Minister for the Marine Charlie McConalogue welcomes EU Commission decision to adopt the €258 million EMFAF Programme 2021-2027 for Ireland mcconalogue allocating BAR IFSA

Is Minister for the Marine Charlie McConalogue out-of-time in allocating BAR funding? – IFSA Chair Cormac Burke criticises the Minister’s lack of transparency

The question of what Minister for Agriculture, Food and Foreign Affairs, Charlie McConalogue is doing with the Brexit Adjustment Reserve Fund (BAR) for the Irish fishing industry has been brought into question by the Chair of the IFSA.

With less than three months to go before the deadline to spend the BAR, and without the Minister divulging where the funding is to be allocated, the IFSA Chair, Cormac Burke has asked the question, what is the Minister and the Irish Government planning to do with the funding allocated to the fishing industry

Is the Brexit money being saved for a rainy day? asks the IFSA Chair. “Well Minister, it’s pouring right now in the Irish fishing industry!”

The Irish fishing and seafood sector has never been on the receiving end of such hard times between suffering Brexit, COVID-19 and now soaring fuel prices apparently brought on by the Russian invasion of Ukraine, but actually brought on by greedy Arab nations reduction their production output in order to drive up world prices.

In the ashes of a disastrous Brexit, the EU announced the Brexit Adjustment Reserve Fund of which Ireland was going to be the biggest benefactor receiving over €1bn. The IFSA says, “Minister for Agriculture, Food and the Marine, Charlie McConalogue made much fanfare of the 600 million euro that the Irish fishing and seafood industry was getting in EU / BAR compensation money to ease their fears.”

Instead of Irish fishermen receiving cash compensation for the slight-of-hand Trade and Cooperation Agreement negotiated by Michel Barnier, Ireland has substituted their monthly catch quota with a “Tie-Up Scheme”, and implemented a decommissioning scheme that would see the destruction of one-third of the Irish whitefish fleet, at a very cheap price indeed.

Outside of announcing some repairs to small piers and harbours, funds which the IFSA Chair says should have come from the Irish and EU Structural Funds and not BAR.

The IFSA Chair reprehends the Minister on his lack of action over fuel costs. He says:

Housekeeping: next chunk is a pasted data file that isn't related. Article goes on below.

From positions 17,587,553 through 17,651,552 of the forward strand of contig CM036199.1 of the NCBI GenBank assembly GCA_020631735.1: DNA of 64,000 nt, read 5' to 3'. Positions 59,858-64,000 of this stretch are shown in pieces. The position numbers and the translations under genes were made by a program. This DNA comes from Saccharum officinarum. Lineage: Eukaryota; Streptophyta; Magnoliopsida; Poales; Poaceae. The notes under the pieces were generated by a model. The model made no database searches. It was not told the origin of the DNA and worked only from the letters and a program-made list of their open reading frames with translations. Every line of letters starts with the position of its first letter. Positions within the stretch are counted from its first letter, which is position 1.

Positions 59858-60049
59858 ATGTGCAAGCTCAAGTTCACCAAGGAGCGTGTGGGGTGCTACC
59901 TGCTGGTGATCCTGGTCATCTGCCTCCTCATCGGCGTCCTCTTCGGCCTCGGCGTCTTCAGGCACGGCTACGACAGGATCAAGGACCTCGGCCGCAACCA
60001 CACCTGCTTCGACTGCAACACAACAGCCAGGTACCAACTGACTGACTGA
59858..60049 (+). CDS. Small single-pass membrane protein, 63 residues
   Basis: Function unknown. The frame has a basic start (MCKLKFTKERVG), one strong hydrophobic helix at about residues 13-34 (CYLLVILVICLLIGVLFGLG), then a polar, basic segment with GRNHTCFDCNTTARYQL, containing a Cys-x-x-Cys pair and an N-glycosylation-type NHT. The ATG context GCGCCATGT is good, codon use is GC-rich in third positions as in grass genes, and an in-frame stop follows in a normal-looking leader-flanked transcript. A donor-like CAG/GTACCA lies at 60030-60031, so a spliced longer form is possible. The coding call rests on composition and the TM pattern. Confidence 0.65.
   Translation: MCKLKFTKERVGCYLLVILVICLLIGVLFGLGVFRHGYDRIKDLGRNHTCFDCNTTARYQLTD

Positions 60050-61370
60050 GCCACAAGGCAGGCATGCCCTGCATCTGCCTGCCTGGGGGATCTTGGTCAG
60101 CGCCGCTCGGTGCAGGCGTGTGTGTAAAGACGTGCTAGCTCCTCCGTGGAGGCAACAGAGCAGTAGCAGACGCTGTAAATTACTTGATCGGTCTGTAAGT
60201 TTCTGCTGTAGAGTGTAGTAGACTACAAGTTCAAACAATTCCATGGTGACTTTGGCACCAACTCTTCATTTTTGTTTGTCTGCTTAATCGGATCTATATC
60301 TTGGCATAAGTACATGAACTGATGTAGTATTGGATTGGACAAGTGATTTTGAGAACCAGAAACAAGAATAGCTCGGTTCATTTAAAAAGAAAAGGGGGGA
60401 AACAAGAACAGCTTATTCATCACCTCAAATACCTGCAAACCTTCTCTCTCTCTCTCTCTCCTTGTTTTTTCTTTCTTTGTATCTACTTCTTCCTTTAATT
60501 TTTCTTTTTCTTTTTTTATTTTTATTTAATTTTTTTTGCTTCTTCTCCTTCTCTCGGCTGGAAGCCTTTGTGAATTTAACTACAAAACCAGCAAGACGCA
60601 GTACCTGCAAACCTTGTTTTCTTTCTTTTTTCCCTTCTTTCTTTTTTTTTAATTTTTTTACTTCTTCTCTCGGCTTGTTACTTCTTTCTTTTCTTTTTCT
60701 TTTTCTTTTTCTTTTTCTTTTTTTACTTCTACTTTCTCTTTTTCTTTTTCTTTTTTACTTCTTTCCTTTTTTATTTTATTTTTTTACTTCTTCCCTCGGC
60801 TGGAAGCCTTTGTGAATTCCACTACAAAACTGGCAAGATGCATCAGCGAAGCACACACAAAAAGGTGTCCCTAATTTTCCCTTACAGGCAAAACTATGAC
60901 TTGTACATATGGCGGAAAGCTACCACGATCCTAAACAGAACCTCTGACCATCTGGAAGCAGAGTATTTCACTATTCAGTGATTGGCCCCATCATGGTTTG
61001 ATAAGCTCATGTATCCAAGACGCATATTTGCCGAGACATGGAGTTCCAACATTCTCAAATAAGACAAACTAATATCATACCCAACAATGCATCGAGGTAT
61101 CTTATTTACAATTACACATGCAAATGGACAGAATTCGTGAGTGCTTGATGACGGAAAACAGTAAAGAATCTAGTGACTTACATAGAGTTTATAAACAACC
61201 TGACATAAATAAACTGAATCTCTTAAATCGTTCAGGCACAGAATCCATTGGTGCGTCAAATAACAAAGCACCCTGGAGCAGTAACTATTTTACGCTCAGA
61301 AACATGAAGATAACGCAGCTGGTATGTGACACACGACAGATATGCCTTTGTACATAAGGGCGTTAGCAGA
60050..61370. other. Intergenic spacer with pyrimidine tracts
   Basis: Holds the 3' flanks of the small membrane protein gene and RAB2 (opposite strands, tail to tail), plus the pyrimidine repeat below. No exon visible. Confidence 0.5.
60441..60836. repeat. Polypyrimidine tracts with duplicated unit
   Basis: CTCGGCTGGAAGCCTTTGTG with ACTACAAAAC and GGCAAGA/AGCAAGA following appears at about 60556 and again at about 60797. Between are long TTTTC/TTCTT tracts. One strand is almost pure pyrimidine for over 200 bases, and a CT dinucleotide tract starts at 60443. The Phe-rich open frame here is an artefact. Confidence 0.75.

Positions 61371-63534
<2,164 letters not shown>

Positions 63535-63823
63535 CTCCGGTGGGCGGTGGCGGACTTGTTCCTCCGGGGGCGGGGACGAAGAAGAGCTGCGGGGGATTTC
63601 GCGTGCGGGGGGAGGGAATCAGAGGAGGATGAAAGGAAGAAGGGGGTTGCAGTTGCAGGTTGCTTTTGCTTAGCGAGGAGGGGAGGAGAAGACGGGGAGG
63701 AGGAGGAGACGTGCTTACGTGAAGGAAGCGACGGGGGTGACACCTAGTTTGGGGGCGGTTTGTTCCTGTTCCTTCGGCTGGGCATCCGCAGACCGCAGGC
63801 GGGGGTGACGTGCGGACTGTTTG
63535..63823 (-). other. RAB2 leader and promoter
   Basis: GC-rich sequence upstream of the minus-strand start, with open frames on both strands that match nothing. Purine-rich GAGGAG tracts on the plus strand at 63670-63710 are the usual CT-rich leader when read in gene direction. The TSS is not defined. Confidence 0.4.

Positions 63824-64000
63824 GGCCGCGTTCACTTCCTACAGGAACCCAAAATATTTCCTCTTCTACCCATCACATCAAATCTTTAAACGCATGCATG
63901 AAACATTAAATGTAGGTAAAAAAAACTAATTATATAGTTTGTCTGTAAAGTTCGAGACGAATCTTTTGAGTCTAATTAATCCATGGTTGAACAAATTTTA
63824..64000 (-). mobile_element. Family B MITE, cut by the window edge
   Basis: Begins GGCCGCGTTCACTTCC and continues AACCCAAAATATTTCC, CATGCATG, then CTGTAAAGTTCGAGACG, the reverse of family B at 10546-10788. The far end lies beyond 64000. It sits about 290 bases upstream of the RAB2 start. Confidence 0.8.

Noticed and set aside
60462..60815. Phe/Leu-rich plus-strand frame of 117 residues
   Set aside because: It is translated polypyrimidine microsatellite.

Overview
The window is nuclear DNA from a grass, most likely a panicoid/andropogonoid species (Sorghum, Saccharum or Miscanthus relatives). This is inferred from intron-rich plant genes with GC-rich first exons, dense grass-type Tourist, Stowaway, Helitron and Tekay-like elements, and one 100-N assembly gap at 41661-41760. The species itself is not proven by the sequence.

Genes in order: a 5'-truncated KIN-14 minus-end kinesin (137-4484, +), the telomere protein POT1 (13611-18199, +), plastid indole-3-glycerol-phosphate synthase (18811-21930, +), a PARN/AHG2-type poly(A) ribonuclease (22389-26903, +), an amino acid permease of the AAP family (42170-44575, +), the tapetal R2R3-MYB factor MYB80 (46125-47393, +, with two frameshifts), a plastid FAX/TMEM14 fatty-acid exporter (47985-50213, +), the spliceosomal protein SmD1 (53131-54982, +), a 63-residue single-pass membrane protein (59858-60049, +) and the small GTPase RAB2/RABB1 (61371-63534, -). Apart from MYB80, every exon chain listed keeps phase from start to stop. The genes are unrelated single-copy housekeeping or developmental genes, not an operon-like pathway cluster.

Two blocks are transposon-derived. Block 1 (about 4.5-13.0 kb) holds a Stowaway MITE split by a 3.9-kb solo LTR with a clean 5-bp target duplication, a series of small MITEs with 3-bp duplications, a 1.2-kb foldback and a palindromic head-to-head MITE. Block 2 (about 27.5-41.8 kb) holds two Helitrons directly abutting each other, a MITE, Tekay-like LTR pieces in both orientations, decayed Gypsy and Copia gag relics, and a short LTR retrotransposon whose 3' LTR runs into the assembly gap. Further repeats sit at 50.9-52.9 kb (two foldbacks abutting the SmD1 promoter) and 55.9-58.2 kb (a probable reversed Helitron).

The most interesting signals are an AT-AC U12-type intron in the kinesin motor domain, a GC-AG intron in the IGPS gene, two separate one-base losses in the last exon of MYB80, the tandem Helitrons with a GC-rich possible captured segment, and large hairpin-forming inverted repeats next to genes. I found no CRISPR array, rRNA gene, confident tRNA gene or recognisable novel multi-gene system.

“Throughout this period, Ireland’s marine minister was also the only EU fisheries minister to refuse to use any funds from any source (Irish or EU) to subsidise the rising cost of fuel for the Irish fleet and, to rub salt into this wound for fishermen, he went out of his way to tell the media that other EU nations were not paying their fishermen a fuel subsidy.”

But other EU Member States have been giving a fuel subsidy, for example France who have been giving their fishermen 20 cents on the litre.

The IFSA Chair then attacks the Minister’s compensation scheme for the pelagic sector. He says:

“Meanwhile it is reported that there is about to be a compensation payout to the Irish pelagic fleet but although this figure is in the millions of euros, it will barely cover the losses of the past two years never mind the billions that will be lost to the pelagic industry over the next decade alone.”

The IFSA has previously voiced its concerns over how the Minister and his Department are handling the BAR.

“Surely alarm bells will be going off in various sectors of Irish commercial industry with, as it would appear, just €389m of a figure available in excess of €800m means that some €411m (less the €150m that Ireland has transferred back to the ‘RePowerEU’ fund) leaving €261m that will have to be returned to the EU if it remains unused in three months’ time,” states the IFSA Chair.

He continues, “And, as far as the Irish fishing industry is concerned, this data raises many questions primarily of which should be what has happened to the €600m that the EU and Irish Government said would be going to the Irish fishing industry as it was the sector that had suffered and lost the most as a result of Brexit?”

This raises the question of what is happening within the Irish Government. Current Taoiseach, Leo Varadkar has met with fishing industry representatives, who said that he showed concern. On the other hand, former Taoiseach and now Tánaiste, Michéal Martin treats the fishing industry like something he stepped in on the way through Phoenix Park. Then again, it’s difficult to imagine Martin walking anywhere now the government ministers have a fleet of electric cars that would make your eyes water.

So, who is taking the lead in the fight against the Irish fishing industry?

“It is of great concern that the figures issued by the Department of Public Expenditure, NDP and Reform do not even make a single reference to the fishing or marine sector – – therefore indicating that whatever came the way of this suffering industry came as part of the €271m allocated / spent in Agriculture,” notes the IFSA Chair.

The IFSA Chair concludes by issuing a warning to the industry. He says:

“Unless the Agriculture & Marine Minister comes clean on the real state of finances and unpaid compensation to the Irish fishing industry as a matter of urgency and admits that Ireland faces having to return millions in unused EU compensation allocations, Irish fishermen and processors are going to be left with a situation where not only have they lost a massive chunk of revenue but where they have also been swindled out of their EU compensation by mismanagement of this Government, an incompetent Minister and senior officials in many State departments.”


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